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Mayor Linda Tyer shows the City Council the data on the decline of COVID-19 transmission in the city.

Pittsfield Enters 'Green' Risk Category for COVID-19, Metrics Improving

By Brittany PolitoiBerkshires Staff
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PITTSFIELD, Mass. — Pittsfield is now in the green category for having less than four COVID-19 infections per 100,000 people and Berkshire Medical Center currently has no patients hospitalized for the virus.

Mayor Linda Tyer announced these declining statistics to the City Council on Tuesday, less than a week before a bulk of the state COVID-19 restrictions are lifted on Saturday, May 29.

"This is a really great momentum for all of us," she said. "Since my last report to you on May 11, we've had three days during that 14-day period with zero positive cases, and that's quite something to have three days without any positive cases."

The current estimated active case count is 10, which is down from 25 two weeks ago. The 14-day average case rate per 100,000 is 6.5 percent compared to Tyer's last update two weeks ago when it was 16.9 percent.

The positivity rate is now 1.23 percent, which is down from 2.59 percent.

Through May 23 there is a "really beautiful downward yellow line" on the case data chart from the beginning of the pandemic, Tyer said. Reportedly, the last time the city was in such great shape was Feb. 23, 2021 — just before it experienced a spike — and around Oct. 23 and 25 before the post-Halloween spike.

Tyer reported that there are currently zero patients hospitalized at Berkshire Medical Center for the virus, which is a "really great milestone for our community."

The state reported that 60 percent of Pittsfield has gotten their first dose of the vaccine and 46 percent are fully vaccinated. This is driving positive outcomes in terms of transmission, Tyer said.

In her last COVID-19 update, she indicated a hope that the city would reach 50 percent full vaccination by this meeting, which it did not. Though the vaccination rates are promising, Tyer said there are people who have not returned for their second dose to become fully vaccinated.

"That distinction in our projections versus actual is related to that pattern," She added.


The mayor also gave an update on the scaling down of vaccination clinics that were announced last week. After six months of vigorous vaccination, the clinics in Pittsfield, North Adams, and Great Barrington will scale down operations gradually over the next month.

First doses of the vaccine will be offered through both scheduled and walk-in appointments at all clinics through Thursday, May 27. After this, the clinics will discontinue first dose appointments but will deliver second doses until late June.

Also in June, the Berkshire Vaccine Collaborative will shift to smaller pop-up clinics in community locations to reach populations that have pockets of unvaccinated individuals. Vaccination will also be available every day of the week from 8:30 a.m. to 7:30 p.m. at the Pittsfield COVID-19 testing center at 505 East St.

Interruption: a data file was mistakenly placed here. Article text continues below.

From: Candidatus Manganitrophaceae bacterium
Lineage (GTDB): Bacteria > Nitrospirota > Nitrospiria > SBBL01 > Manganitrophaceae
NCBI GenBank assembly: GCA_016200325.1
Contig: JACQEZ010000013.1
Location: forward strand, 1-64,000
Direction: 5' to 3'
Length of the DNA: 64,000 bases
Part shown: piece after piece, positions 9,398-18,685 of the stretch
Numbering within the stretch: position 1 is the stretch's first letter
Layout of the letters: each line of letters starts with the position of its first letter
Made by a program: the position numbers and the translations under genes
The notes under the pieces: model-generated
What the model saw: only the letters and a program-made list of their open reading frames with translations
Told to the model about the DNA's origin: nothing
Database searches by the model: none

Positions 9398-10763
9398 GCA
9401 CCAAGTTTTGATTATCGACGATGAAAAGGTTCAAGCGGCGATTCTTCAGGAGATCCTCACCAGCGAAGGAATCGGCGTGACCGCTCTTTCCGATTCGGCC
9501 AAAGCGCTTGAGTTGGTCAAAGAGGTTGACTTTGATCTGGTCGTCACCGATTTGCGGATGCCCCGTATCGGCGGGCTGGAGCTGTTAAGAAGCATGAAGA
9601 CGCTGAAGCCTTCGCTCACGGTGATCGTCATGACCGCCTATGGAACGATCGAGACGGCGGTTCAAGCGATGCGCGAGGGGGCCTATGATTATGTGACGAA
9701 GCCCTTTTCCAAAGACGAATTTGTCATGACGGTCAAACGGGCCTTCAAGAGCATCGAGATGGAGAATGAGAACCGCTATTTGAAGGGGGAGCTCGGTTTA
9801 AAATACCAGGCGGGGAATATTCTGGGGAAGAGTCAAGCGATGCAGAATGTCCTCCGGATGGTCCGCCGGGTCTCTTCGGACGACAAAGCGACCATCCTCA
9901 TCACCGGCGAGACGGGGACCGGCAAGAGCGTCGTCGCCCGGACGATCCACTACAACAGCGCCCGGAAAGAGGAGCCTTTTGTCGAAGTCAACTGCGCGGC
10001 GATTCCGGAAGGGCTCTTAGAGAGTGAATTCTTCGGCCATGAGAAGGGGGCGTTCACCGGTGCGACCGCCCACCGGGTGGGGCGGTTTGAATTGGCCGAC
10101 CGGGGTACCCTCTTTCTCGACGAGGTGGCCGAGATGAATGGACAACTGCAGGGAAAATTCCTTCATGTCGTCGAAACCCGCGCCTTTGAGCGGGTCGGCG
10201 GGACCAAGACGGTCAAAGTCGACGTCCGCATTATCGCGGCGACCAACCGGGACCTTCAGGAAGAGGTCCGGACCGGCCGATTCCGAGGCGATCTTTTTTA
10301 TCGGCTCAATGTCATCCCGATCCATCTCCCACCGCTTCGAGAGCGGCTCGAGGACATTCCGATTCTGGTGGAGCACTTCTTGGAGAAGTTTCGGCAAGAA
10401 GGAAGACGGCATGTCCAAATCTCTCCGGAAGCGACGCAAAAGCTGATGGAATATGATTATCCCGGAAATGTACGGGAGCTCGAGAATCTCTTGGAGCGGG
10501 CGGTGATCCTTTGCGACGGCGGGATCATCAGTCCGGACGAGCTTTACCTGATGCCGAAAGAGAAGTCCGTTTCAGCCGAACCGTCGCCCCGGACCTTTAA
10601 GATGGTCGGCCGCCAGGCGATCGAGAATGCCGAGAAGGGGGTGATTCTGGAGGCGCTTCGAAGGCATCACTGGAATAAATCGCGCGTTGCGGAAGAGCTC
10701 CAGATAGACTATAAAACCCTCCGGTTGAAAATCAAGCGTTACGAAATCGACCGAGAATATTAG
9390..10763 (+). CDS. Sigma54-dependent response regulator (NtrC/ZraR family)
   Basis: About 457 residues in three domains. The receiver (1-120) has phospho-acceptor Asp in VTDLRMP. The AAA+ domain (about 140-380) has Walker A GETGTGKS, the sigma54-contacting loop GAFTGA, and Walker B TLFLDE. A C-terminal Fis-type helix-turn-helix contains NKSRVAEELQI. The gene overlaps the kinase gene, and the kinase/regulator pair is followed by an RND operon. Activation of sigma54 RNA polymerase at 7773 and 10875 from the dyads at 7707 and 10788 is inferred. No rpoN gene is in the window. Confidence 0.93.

On Monday, May 24, the state began an expansion of its home-bound vaccination programs to support in-home vaccinations for all eligible residents who are not able to get to a vaccine site.

This expansion is to vaccinate hard-to-reach populations and it also supports Gov. Charlie Baker's goal to make COVID-19 vaccines readily available to everyone regardless of their circumstances.

Tyer also touched on the state's COVID-19 restrictions that will be lifted on Saturday, May 29.  All industry sectors — besides schools and congregate living facilities — will be able to resume normal operations with 100 percent capacity on this day and the mask mandate will no longer be in effect in these sectors for fully vaccinated residents.

There is a mask advisory for those who have not been vaccinated and people in schools and congregate living facilities will still have to wear a mask.

City Hall will fully open to the public on Tuesday, June 1, as well as the Berkshire Athenaeum and the Senior Center. Employees and visitors who have been fully vaccinated will not be required to wear a mask in municipal offices but those who feel more comfortable masked are welcomed to wear one.

"As we've been doing since March of 2020, we will continue to monitor public health data and any state guidance that comes our way," Tyer said. "And we will certainly keep you informed of that as we learn more about those."  


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Berkshire NAACP President Reflects on Juneteenth Origins, Plans Rally

By Brittany PolitoiBerkshires Staff
PITTSFIELD, Mass. — Juneteenth was celebrated Saturday for the first time as a local, state, and national holiday.  
 
The city of Pittsfield added the holiday to its municipal roster in May, Gov. Charlie Baker signed a bill making Juneteenth a state holiday last July, and President Biden signed a bill making it a national holiday on Thursday.
 
Berkshire NAACP President Dennis Powell spoke to iBerkshires about the origins of the date and its implications in modern-day society.
 
Though he is glad to see it adopted nationally, Powell expressed mixed feelings about Juneteenth, which commemorates the end of slavery and has been celebrated in some parts of the country as Emancipation Day.  
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